Enid asked (summarized):

I was wondering how you feel about retiring during a recession? It’s great that you took that leap! But… how do you feel about the future? … How do you feel about retiring when the future is so uncertain?

Alright, so here’s how I see it…

Sooner or later the US (sorry for being US-centric, but this is where I live) will have to own up to the fact that it’s domestic energy production peaked 40 years ago. At the time a choice was made between scaling back and changing the focus from being a productive manufacturing country, in short an inherently wealthy country, to becoming the banker, landlord, and enforcer of the world in order to gain access to foreign resources. This was and is the main drive of globalization.

In a few years or perhaps already, the planetary energy production will peak and decline. This means that the US business model of being the landlord and offering protective services (there’s a word for this by the way) in exchange for money will stop working.

Now may be that time and this may be the reason why the economy is sputtering.

There will be a return to the local. Globalization will revert. What has been outsourced (manufacturing) will revert but since less energy will flow through the system, it will be less leveraged and the difference between the haves and the have-nots will be smaller. Political rhetoric will shift to the left as it always does during economic downtowns. Real wealth will not be measured by what you have in the bank. It will be measured by what kind of skills you have, whether your house is easy to keep warm or cold, whether you can use and repair the tools (think broadly, house, transportation, clothes, …) you have, whether you have a garden. People will have to rely on their own skills to a greater extent and will not be as easily able to just drive out and purchase their way out of their challenges because there will no longer be any or much income from policing and being the world’s banker, and thus no one willing to sell us cheap fashionable crap with planned obsolescence.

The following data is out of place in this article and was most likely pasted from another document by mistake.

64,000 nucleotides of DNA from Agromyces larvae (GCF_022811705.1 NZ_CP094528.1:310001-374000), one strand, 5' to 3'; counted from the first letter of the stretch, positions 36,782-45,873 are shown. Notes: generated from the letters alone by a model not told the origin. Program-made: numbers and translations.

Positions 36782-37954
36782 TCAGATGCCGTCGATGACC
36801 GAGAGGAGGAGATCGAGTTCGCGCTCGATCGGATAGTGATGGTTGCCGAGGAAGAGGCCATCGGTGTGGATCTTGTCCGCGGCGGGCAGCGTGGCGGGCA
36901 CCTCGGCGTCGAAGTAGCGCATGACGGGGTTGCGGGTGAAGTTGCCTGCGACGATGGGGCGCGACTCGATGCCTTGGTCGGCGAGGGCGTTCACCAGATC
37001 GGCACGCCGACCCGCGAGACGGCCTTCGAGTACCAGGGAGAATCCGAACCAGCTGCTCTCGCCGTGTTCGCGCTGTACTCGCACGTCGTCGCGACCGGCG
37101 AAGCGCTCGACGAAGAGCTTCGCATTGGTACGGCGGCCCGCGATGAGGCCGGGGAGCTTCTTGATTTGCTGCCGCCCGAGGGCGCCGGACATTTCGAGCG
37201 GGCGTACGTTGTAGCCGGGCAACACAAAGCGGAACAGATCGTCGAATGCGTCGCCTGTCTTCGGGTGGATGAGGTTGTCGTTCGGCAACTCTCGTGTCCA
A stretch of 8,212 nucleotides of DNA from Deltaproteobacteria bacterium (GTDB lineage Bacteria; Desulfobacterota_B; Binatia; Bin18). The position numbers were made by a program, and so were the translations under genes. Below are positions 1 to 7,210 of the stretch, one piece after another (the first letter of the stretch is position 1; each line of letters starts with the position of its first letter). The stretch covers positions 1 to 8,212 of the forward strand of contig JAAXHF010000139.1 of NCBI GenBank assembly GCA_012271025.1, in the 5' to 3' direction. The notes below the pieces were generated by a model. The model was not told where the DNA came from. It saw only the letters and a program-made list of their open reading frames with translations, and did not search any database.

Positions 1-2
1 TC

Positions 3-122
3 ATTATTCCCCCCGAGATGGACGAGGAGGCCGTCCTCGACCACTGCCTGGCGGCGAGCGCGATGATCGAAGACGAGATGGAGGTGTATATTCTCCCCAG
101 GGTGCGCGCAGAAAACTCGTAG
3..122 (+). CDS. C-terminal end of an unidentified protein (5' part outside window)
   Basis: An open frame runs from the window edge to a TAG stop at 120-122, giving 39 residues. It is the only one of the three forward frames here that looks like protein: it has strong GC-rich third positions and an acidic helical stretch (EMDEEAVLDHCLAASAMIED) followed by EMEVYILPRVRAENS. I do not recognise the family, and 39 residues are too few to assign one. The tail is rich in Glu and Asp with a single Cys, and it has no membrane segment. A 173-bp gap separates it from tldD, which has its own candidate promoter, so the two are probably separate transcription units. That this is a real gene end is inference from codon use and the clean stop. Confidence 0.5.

In that sense I think I am quite ideally positioned. I would be more worried if my livelihood depended on a specialized job. There are two problems with that.

Most people these days have very few useful skills outside of their job. It would behoove most of us to take a good look at what skills we actually have. Ask yourself, can you do anything (at all) that your neighbor would be willing to pay for? Can you brew beer (that one is always good)? Grow tomatoes? Resole shoes? Fix things? Create useful everyday things? Stay healthy without pharmaceuticals? Can you carry heavy things? Those things are useful. On the other hand, business marketing skills, lab tech skills, or excel skills are probably not that useful in comparison.

The second problem is that thanks to spending most of one’s waking time either working one of those jobs that are useless for everything but making money, and spending the rest of one’s time watching TV and eating out, and solving most of one’s problems by hiring a certified expert one needs a fairly large income to support this level of expenses.

A retirement, not from productivity but from employment, where you learn many skills and combine them in clever ways to live quite well on very little … I think that will be the norm for many people going forward. In that sense then, I think I am quite well prepared as is anyone who is resourceful enough to retire early.

Of course we should also consider the possibility of a future cornucopia filled with electrical cars, fusion power, water purification plants, and genetically modified plants. In that sense, I have a portfolio of financial assets that will do well. This will turn my other activities into interesting hobbies instead which is fine too. In that sense, ERE is fully diversified hich always helps a little against uncertainty at least insofar that the correlation between the two is zero.